Origin of irremissible
OTHER WORDS FROM irremissibleir·re·mis·si·bil·i·ty, ir·re·mis·si·ble·ness, nounir·re·mis·si·bly, adverb
Words nearby irremissible
How to use irremissible in a sentence
Indeed, it was a common thing among the Pagans to stigmatize certain crimes, and to call them irremissible—unexpiable.Pagan Origin of Partialist Doctrines|John Claudius Pitrat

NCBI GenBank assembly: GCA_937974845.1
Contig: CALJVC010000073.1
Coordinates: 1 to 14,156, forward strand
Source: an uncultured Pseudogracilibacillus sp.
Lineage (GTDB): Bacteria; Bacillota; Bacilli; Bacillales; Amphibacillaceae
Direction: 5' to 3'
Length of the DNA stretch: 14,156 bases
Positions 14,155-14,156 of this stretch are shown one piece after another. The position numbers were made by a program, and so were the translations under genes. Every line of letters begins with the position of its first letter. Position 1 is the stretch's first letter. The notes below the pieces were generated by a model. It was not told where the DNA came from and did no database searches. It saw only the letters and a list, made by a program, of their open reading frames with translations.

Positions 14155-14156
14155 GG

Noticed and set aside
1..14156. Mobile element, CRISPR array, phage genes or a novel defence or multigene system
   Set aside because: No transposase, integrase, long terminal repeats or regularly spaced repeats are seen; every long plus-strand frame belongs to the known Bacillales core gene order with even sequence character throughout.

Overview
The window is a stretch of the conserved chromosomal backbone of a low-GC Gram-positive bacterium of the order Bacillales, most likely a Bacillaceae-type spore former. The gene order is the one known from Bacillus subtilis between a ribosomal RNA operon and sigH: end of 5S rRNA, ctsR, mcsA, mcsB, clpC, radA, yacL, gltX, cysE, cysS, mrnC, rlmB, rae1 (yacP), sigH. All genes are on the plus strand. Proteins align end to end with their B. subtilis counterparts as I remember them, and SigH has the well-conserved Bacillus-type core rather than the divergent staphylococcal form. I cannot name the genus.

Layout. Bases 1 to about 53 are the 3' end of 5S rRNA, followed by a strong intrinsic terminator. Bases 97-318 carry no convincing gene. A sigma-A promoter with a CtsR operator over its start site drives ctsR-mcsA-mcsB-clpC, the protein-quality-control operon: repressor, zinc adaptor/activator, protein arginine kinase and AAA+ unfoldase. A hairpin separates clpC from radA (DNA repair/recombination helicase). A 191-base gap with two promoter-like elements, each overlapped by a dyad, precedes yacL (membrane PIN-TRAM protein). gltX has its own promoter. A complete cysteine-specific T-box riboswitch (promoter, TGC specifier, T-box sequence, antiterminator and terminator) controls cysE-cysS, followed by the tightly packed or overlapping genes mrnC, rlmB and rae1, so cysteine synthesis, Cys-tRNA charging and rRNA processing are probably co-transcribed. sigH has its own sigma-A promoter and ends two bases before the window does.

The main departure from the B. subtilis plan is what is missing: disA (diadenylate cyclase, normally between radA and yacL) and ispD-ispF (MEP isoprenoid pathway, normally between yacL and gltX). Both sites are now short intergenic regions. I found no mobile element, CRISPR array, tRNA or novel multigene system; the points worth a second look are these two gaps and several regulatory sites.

At an earlier period he would scarce have escaped without scourging, galleys and irremissible prison.
Two years and a half were spent on the trials of Diego and Ana, ending with a sentence of irremissible prison and sanbenito.
The condition in this, that the penalty commuted must not be irremissible, was not always observed.A History of The Inquisition of Spain; vol. 2,|Henry Charles Lea
Irremissible, ir-re-mis′i-bl, adj. not to be remitted or forgiven.